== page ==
Rapid Establishment of a Cold Chain Capacity of –60°C or Colder for the STRIVE Ebola Vaccine Trial During the Ebola Outbreak in Sierra Leone

Loading next page...
 
/lp/ou_press/rapid-establishment-of-a-cold-chain-capacity-of-60-c-or-colder-for-the-BbF11hnhfX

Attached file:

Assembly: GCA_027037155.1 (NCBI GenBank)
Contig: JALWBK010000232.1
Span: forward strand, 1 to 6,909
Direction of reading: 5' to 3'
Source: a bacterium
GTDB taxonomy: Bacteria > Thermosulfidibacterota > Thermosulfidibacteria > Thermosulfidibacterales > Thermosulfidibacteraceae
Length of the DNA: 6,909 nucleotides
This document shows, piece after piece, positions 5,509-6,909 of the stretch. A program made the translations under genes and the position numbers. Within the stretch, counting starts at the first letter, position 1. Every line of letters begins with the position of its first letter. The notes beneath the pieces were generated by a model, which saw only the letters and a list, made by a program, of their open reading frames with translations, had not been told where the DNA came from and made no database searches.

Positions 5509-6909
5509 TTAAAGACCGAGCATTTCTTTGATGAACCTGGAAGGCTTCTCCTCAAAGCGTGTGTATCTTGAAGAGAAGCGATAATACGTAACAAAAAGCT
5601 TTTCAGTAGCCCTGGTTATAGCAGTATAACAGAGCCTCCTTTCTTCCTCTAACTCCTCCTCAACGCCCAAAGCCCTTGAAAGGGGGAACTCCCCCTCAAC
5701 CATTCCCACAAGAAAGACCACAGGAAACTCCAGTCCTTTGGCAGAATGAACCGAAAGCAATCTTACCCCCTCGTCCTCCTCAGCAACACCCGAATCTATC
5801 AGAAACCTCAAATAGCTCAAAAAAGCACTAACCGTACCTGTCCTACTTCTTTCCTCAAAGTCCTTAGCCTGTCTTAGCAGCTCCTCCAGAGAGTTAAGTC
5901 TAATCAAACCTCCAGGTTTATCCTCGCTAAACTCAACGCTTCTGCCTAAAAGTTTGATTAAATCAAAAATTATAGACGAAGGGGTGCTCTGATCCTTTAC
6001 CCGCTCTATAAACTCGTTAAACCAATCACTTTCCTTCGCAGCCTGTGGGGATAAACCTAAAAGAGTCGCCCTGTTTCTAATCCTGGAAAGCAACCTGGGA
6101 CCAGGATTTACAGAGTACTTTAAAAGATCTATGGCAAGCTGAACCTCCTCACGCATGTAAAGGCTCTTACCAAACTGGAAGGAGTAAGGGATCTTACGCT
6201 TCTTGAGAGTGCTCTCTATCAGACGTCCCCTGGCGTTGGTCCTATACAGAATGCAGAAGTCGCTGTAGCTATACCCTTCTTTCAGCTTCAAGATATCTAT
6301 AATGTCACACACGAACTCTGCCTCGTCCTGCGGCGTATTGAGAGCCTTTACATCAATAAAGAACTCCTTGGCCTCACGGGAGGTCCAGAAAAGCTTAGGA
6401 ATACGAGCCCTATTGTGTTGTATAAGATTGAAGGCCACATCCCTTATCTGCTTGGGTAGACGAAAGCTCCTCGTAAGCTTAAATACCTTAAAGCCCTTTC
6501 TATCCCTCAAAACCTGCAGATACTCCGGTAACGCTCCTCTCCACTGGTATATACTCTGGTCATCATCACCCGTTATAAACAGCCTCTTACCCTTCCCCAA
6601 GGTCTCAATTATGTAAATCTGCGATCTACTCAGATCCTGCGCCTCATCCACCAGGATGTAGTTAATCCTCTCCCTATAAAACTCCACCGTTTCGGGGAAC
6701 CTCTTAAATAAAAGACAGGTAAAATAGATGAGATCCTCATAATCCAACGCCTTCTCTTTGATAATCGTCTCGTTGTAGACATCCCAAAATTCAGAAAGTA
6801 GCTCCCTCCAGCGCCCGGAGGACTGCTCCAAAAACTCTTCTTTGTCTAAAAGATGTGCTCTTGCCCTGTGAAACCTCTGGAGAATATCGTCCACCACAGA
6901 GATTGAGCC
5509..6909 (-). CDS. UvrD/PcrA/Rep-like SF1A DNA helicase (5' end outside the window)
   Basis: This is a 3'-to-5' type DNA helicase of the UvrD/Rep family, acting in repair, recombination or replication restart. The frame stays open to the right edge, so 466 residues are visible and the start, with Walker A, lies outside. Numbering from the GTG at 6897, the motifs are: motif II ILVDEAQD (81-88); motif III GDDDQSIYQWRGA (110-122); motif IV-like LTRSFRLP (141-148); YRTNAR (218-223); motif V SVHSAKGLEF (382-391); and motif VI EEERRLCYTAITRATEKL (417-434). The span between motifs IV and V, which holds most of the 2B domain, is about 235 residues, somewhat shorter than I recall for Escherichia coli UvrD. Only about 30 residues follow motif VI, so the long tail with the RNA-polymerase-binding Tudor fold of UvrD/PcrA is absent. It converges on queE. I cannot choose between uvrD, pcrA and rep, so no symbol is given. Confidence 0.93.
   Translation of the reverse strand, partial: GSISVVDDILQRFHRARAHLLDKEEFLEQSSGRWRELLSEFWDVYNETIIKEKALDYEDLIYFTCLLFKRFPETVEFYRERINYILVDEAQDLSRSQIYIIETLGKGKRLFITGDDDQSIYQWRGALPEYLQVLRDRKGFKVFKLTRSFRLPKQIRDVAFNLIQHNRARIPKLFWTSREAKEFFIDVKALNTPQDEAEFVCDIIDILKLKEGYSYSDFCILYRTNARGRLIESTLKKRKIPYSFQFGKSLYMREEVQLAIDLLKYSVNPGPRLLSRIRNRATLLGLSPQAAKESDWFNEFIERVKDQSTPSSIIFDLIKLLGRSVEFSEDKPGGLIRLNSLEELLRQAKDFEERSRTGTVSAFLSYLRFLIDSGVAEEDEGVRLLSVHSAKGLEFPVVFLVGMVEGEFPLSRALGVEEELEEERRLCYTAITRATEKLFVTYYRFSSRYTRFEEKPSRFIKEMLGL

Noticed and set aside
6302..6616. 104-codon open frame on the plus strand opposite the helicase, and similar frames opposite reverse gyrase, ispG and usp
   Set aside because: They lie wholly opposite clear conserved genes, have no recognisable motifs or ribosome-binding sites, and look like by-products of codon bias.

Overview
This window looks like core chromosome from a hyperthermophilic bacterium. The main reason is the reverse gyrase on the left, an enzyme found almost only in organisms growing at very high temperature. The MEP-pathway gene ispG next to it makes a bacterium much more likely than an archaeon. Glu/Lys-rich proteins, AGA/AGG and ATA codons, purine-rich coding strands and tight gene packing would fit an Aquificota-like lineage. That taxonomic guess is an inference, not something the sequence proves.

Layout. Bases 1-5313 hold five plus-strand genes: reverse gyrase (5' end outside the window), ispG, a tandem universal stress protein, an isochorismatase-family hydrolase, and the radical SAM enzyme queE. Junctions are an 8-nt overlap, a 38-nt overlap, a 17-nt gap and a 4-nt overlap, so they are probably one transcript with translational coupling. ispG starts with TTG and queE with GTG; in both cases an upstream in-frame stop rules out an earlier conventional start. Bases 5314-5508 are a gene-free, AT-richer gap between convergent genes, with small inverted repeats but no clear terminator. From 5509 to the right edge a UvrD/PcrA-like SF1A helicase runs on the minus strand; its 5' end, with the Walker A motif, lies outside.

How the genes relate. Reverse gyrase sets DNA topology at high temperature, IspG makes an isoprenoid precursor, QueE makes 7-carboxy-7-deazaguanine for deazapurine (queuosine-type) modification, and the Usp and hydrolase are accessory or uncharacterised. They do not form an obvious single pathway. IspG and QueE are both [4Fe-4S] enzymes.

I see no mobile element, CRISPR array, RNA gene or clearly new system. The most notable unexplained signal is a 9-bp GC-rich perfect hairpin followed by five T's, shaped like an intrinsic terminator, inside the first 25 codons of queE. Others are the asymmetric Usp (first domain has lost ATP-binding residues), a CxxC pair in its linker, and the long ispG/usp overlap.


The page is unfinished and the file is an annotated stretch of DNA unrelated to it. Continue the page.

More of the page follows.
Publisher
Oxford University Press
Copyright
Published by Oxford University Press for the Infectious Diseases Society of America 2018.
ISSN
0022-1899
eISSN
1537-6613
D.O.I.
10.1093/infdis/jix336
Publisher site
See Article on Publisher Site

Abstract